UAW and GM bargainers had been making progress heading into the weekend. Terry Dittes, the UAW’s top GM negotiator, sent a letter to members on Friday saying the union had found common ground on health care and a path to permanent employment for temporary workers.

Rank-and-file members were buzzing Saturday night that bargainers were hitting the final stretch and the strike might conclude soon. UAW leaders were confident in an offer presented to GM Saturday evening, believing a tentative agreement was in reach, according to a person familiar with their thinking.

But when GM revealed its counter offer on Sunday morning, union negotiators were taken aback by what they felt was a proposal far different from the union’s latest one, this person said.

“You didn’t even have a professional courtesy to explain why you could not accept or why you rejected our package proposal for each item we addressed,” Mr. Dittes wrote in a letter Sunday to GM’s top labor relations executive that was released publicly by the union. “The law and basic decency require no less.”

Mr. Dittes, in a separate letter to members Sunday that said talks had turned for the worse, blamed the company for a lack of progress, saying its proposal failed to provide enough job security in the next four-year contract.

As of Saturday, the biggest remaining issues on the table were whether or how to shorten the eight-year time period it takes for a new worker at GM to reach full pay of about $30 an hour and providing enhancements to workers’ pensions and 401(k) contributions, according to people close to the talks.

The disparity in pay between veteran workers and newer hires has long upset the union, which has fought for equal pay among members working in auto factories. New hires start out at about $17 an hour and get yearly raises until they reach full pay.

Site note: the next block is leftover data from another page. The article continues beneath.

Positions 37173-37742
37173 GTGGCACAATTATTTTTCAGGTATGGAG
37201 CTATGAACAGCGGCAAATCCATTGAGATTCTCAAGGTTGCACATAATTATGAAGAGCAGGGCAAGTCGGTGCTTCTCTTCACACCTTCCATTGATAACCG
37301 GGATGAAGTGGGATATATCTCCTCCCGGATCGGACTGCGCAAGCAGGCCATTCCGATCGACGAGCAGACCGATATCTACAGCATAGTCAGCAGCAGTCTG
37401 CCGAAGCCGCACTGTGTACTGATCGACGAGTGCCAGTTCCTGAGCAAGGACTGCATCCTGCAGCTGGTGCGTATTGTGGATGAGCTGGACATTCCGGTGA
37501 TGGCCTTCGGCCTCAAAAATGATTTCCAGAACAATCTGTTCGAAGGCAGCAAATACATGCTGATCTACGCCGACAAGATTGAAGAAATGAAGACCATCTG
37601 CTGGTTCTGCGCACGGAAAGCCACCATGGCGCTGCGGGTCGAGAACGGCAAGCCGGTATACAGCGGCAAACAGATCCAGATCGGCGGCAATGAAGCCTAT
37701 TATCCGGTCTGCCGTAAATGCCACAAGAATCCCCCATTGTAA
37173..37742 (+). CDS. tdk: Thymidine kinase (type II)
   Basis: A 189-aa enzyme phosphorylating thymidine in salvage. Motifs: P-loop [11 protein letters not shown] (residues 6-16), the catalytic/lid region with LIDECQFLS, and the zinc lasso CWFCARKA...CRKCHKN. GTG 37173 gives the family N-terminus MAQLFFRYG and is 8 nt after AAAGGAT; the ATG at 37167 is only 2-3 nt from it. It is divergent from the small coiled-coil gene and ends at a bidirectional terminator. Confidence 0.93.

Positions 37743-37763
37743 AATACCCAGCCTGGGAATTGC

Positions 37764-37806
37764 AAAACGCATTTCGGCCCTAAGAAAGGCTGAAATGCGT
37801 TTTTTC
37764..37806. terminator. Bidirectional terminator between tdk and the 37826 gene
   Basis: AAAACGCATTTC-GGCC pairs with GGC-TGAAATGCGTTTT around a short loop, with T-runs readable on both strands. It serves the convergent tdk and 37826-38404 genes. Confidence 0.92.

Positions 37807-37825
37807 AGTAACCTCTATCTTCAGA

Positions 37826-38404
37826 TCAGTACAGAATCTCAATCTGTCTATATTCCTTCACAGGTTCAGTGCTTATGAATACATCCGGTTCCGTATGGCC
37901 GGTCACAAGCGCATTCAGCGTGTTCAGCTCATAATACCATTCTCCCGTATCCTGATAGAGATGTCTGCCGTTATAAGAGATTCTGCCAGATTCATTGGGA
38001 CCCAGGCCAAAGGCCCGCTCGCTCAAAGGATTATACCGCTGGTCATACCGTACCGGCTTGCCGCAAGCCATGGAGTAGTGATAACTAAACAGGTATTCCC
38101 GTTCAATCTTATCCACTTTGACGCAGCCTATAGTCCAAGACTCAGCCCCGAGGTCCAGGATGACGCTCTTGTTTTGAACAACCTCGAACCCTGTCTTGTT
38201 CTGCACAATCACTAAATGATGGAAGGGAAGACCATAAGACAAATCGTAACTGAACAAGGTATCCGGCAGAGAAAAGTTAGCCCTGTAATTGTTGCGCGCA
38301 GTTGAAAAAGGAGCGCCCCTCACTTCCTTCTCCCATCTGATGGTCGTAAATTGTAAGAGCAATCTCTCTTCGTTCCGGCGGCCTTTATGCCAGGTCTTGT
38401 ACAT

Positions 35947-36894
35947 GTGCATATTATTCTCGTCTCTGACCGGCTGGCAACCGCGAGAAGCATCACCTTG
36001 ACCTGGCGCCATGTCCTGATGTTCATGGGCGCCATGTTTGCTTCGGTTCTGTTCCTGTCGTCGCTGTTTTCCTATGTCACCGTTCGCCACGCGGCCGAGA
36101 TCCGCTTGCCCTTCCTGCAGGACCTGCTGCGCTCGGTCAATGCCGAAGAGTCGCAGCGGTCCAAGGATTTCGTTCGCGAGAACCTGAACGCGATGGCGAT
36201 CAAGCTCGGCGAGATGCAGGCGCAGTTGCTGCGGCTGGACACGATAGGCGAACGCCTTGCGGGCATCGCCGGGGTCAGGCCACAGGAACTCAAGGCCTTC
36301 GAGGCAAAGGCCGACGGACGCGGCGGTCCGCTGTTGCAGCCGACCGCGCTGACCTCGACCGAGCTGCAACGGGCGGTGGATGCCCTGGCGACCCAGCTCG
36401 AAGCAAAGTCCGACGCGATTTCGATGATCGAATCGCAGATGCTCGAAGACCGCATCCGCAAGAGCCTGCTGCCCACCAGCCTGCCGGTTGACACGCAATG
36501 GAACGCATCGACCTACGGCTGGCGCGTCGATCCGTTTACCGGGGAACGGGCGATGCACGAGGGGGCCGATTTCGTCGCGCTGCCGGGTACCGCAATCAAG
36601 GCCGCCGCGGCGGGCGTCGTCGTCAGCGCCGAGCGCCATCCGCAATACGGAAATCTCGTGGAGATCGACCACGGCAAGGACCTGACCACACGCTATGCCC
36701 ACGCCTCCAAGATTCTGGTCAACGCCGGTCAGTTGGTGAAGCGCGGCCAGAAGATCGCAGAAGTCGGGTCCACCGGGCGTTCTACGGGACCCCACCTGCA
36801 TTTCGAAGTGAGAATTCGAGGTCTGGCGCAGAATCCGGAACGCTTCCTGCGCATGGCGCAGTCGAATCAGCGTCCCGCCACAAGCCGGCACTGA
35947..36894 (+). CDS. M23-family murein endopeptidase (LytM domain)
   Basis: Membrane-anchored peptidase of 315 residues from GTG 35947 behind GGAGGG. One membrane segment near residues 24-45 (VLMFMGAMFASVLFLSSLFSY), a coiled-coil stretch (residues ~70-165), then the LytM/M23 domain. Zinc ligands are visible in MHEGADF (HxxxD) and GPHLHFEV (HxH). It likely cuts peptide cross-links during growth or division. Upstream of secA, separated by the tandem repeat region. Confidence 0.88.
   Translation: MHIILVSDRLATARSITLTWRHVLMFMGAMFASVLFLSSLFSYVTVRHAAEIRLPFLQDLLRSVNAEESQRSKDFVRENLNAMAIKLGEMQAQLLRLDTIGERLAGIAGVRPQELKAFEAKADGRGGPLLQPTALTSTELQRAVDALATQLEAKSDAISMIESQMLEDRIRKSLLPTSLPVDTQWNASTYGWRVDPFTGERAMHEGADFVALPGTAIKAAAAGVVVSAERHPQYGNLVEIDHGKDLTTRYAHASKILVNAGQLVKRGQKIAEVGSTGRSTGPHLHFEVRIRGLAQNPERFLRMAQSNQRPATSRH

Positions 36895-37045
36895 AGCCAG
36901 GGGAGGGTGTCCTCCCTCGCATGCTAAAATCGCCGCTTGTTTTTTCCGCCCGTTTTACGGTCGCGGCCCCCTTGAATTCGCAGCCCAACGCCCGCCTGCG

GM and its two Detroit peers— Ford Motor Co. and Fiat Chrysler Automobiles NV—have said they need the graduated pay scale to keep labor costs affordable.

The need to secure jobs has been among the UAW’s top demands. Union negotiators typically press the company to make commitments on how much money it will invest in U.S. factories and what new models it will build in these plants as a way to guarantee existing jobs, as well as create new ones.

The company’s decision in November 2018 to indefinitely idle four UAW-represented factories—including assembly plants in Detroit and Lordstown, Ohio—early on drove a wedge between the two sides. GM, in an offer made public after the UAW called the strike, said it had solutions for Detroit and Lordstown and offered wage increases and plant investments to create thousands of new jobs.

The Detroit car maker, the U.S.’s largest by sales, had also offered to build a battery plant near its assembly facility in Ohio, which would create a few hundred jobs, people close to the talks have said. Additionally, it plans to sell the now-closed Lordstown plant to an electric-truck startup.

Workers in the area say they haven’t been satisfied by this offer. Electric vehicles require roughly 30% fewer workers to assemble than gas-powered cars because they are less complex to build, analysts say. Wages at battery factories typically are far less than those at vehicle-assembly plants.

Write to Mike Colias at [email protected]